As the end of school nears (well, here it’s actually over) stories about summer reading loss and editorials in favor of a year round calendar start to make an appearance. Politics aside, research really does show that kids who don’t read over summer break actually backslide in their reading ability and skills. Enter the required summer reading list.
Here are a couple of books that appear on the the local high school’s reading list for kids going into their sophomore year of high school.
- Night by Elie Wiesel
- How the Garcia Girls Lost Their Accents by Julia Alvarez
- I Am The Cheese by Robert Cormier
Are these really books teens should read on their own? I’m not saying that tenth graders are unable to read the words, but the content is pretty disturbing. To be fair, the list also includes Harry Potter and the Half-Blood Prince, and students are required to read only one of the books on the list (there are about 20), while they can choose the other. But still. Kelly Gallagher, author of Readicide, discusses the problem of assigning a book like Night in his book- it’s a powerful book, but not a book I’d call recreational reading. I might be wrong, but I don’t think it’s likely to inspire recreational reading, either.
But there ARE a lot of great resources for encouraging summer reading. Your local library probably has a summer reading program (ours does- in fact, it has separate programs for kids, YA’s and adults), and if you or your kids aren’t intrinsically motivated to pick up a book and read, go sign up and you’ll usually get prizes for reading- free food, books, and so on. Generally the library has lists of books for different age ranges that can get you started.Don’t be scared to ask the librarian (a surprising number of people are).
There are also some fun websites with reading recommendations for kids and teens. I’ll just mention a few.Believe me, there are many!
- Jon Scieszka, author of many awesome books for kids, has a great program called Guys Read, aimed at, well, getting guys to read. I love the categories of books on the site! You can’t not, with topics like “At least one explosion” and “Mysterious Occurences” stored in their vault. As a bonus, right on the home page, if you scroll down and look under “Let’s Get To The Books”, there is a list of “scary stories”. Guys Read actually promotes scary stories for kids! Go there, check it out, and then check some of those books out of your library.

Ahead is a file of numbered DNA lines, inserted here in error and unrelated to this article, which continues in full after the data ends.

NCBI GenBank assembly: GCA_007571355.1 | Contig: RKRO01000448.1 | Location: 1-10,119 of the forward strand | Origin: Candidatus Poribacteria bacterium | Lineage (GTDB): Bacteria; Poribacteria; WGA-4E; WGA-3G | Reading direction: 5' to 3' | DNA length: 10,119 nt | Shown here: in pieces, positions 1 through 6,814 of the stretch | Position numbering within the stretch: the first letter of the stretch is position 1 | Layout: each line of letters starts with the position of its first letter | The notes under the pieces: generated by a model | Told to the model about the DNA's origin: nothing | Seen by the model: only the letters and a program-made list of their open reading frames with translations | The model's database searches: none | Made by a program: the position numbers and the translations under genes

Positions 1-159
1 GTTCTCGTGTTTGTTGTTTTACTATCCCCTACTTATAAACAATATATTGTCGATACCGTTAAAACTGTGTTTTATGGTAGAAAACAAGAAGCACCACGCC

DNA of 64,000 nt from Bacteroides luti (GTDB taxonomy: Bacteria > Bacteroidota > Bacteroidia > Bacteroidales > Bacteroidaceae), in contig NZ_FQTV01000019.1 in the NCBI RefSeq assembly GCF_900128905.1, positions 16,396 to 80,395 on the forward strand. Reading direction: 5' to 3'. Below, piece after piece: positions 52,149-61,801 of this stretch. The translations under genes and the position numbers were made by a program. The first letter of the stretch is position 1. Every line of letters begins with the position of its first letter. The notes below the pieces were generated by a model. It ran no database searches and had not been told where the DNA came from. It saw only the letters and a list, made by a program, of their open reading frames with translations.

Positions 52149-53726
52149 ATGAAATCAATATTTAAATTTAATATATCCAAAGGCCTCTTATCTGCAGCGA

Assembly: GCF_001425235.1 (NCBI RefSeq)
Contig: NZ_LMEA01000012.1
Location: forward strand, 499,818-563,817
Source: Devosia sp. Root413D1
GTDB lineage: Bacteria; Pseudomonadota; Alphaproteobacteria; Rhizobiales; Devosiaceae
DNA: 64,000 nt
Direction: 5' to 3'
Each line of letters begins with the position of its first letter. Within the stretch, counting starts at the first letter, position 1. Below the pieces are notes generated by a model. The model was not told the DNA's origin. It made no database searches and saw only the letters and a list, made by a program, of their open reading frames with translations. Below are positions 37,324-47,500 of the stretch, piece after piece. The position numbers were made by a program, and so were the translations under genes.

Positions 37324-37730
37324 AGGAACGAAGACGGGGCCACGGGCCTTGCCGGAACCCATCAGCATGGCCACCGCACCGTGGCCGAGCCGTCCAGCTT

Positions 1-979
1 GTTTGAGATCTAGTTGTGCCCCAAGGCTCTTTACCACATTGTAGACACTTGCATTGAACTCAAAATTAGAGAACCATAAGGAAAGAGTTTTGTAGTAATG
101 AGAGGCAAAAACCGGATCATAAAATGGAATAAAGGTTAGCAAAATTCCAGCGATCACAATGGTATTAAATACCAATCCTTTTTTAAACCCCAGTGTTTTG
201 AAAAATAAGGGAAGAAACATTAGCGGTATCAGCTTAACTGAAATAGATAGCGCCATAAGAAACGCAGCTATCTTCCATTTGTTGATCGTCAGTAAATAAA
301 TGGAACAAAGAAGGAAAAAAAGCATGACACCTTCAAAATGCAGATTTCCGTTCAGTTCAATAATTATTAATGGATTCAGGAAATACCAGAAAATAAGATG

- James Patterson also sponsors a website intended to promote reading called ReadKiddoRead. While some of the booklists are outdated, the current reviews are great, and the site is geared toward creating an online community supportive of getting all kinds of kids reading. I’d say this one is aimed much more at parents and educators than Guys Read is, but it’s another resource with suggestions for all kinds of reads.
- Finally, some good lists for summer reading choices for teens can be found through YALSA, the American Library Association’s division for young adult library services, particularly their “Best of the Best”.
Oh my gosh, it’s a flood of books! Kelly Gallagher would be proud. Pick a couple and read them on your own, or together with your kids, your family, your friends… Just do it. And have a great summer.